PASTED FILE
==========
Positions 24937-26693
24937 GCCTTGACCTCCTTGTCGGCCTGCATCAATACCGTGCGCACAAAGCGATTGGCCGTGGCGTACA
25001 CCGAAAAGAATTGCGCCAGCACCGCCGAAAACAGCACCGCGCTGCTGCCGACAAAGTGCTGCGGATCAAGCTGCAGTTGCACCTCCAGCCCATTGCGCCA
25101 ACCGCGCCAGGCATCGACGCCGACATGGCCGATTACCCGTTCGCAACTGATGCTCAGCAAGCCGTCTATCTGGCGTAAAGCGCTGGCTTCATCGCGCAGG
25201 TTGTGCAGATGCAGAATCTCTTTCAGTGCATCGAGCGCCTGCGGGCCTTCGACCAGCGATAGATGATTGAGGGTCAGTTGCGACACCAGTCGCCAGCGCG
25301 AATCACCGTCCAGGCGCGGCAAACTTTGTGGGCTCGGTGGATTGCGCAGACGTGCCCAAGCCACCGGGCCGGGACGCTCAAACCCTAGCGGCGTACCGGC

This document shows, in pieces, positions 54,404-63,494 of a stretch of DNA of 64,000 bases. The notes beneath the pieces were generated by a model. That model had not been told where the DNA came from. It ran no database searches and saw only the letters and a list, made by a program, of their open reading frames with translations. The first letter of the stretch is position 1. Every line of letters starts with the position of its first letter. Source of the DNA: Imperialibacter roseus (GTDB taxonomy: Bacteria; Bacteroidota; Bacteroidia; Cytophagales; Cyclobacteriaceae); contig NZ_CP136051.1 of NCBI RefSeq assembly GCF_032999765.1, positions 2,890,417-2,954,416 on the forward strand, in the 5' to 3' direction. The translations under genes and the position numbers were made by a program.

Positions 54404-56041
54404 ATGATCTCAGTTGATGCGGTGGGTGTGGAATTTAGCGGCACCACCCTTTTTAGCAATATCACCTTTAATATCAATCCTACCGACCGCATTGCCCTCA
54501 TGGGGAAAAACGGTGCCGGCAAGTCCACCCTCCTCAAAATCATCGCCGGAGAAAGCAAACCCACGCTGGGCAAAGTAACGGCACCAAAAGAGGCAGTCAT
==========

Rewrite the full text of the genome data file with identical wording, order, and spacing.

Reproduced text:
Positions 24937-26693
24937 GCCTTGACCTCCTTGTCGGCCTGCATCAATACCGTGCGCACAAAGCGATTGGCCGTGGCGTACA
25001 CCGAAAAGAATTGCGCCAGCACCGCCGAAAACAGCACCGCGCTGCTGCCGACAAAGTGCTGCGGATCAAGCTGCAGTTGCACCTCCAGCCCATTGCGCCA
25101 ACCGCGCCAGGCATCGACGCCGACATGGCCGATTACCCGTTCGCAACTGATGCTCAGCAAGCCGTCTATCTGGCGTAAAGCGCTGGCTTCATCGCGCAGG
25201 TTGTGCAGATGCAGAATCTCTTTCAGTGCATCGAGCGCCTGCGGGCCTTCGACCAGCGATAGATGATTGAGGGTCAGTTGCGACACCAGTCGCCAGCGCG
25301 AATCACCGTCCAGGCGCGGCAAACTTTGTGGGCTCGGTGGATTGCGCAGACGTGCCCAAGCCACCGGGCCGGGACGCTCAAACCCTAGCGGCGTACCGGC

This document shows, in pieces, positions 54,404-63,494 of a stretch of DNA of 64,000 bases. The notes beneath the pieces were generated by a model. That model had not been told where the DNA came from. It ran no database searches and saw only the letters and a list, made by a program, of their open reading frames with translations. The first letter of the stretch is position 1. Every line of letters starts with the position of its first letter. Source of the DNA: Imperialibacter roseus (GTDB taxonomy: Bacteria; Bacteroidota; Bacteroidia; Cytophagales; Cyclobacteriaceae); contig NZ_CP136051.1 of NCBI RefSeq assembly GCF_032999765.1, positions 2,890,417-2,954,416 on the forward strand, in the 5' to 3' direction. The translations under genes and the position numbers were made by a program.

Positions 54404-56041
54404 ATGATCTCAGTTGATGCGGTGGGTGTGGAATTTAGCGGCACCACCCTTTTTAGCAATATCACCTTTAATATCAATCCTACCGACCGCATTGCCCTCA
54501 TGGGGAAAAACGGTGCCGGCAAGTCCACCCTCCTCAAAATCATCGCCGGAGAAAGCAAACCCACGCTGGGCAAAGTAACGGCACCAAAAGAGGCAGTCAT